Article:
Could laughs lure you from Olympics?

MEDIA MONITOR

February 11, 1992|By Steve McKerrow

ON AND OFF THE AIR:

* What's so funny? Laughter may be good for the spirit, but how much can we stand? You have to wonder from tonight's schedule.

Up against CBS' three-hour coverage of the "Olympic Winter Games," for example, ABC has slotted "Class Clowns" (at 10 p.m., Channel 13), an hour of comedy about schooling from the likes of Bill Cosby, Roseanne and Tom Arnold, Howie Mandel and Burt Reynolds.

And on cable at the same hour, the funniest part of the Lifetime "The Comedy Battle of the Sexes" is sexologist Dr. Ruth Westheimer and suntan-ologist George Hamilton as odd couple hosts.

The stand-up hour includes only moderately amusing gender-specific routines by comics Judy Tenuta, Monica Piper, Jon Stewart, Jimmy Aleck and Rhonda Shear.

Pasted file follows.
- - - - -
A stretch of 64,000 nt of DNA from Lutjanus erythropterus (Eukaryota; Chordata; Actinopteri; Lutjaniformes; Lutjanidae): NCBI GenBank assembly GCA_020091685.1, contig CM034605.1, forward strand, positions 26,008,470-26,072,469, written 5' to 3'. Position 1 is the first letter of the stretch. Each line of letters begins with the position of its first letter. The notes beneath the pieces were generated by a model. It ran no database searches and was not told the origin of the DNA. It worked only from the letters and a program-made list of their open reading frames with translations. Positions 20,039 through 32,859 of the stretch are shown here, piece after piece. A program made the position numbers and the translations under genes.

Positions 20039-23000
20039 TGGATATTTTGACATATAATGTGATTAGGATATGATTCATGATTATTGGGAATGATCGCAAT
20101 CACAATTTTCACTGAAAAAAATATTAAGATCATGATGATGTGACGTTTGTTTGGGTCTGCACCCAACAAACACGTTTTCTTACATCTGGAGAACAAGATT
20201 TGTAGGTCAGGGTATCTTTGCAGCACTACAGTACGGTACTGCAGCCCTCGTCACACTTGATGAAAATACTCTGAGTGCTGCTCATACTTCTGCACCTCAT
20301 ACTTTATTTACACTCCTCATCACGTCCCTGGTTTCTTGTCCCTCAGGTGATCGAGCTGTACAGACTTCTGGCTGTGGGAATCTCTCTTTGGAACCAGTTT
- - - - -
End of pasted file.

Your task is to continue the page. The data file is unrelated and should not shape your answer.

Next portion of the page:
* From the Olympics Watch file, some Good News/Bad News on the first weekend from Albertville:

Good news is the "turn-away" feature first used Sunday morning by CBS hosts Andrea Joyce and Jim Nantz.

The men's downhill was slotted for prime-time coverage yet already had finished, because of the six-hour time difference from the eastern U.S.

While Mr. Nantz noted many viewers might want to know the results, he acknowledged others would prefer the suspense of watching the taped coverage as if it were live. So he suggested those viewers turn away while the results were flashed on screen, and added, "when the music stops, it's safe to turn back."

Bad news was the disjointed and, toward the end, frequently interrupted (by commercials) CBS coverage of the opening ceremonies Saturday night.

Especially bad was the apology which Mr. Nantz and Ms. Joyce noted Sunday morning for the failure in the evening program to show the triumphant entrances of teams from newly independent Lithuania and Latvia.

The emotional moments were apparently among the audience highlights, judging from the clips shown on the morning show. So how did CBS squeeze them out of a show broadcast with the benefit of hours of editing time?

Finally, a cautionary Olympics note: If viewing prime-time events with suspense is your interest, beware of both radio news and local sports news reports. Results of the day's activities may be broadcast before they make it to the tube.

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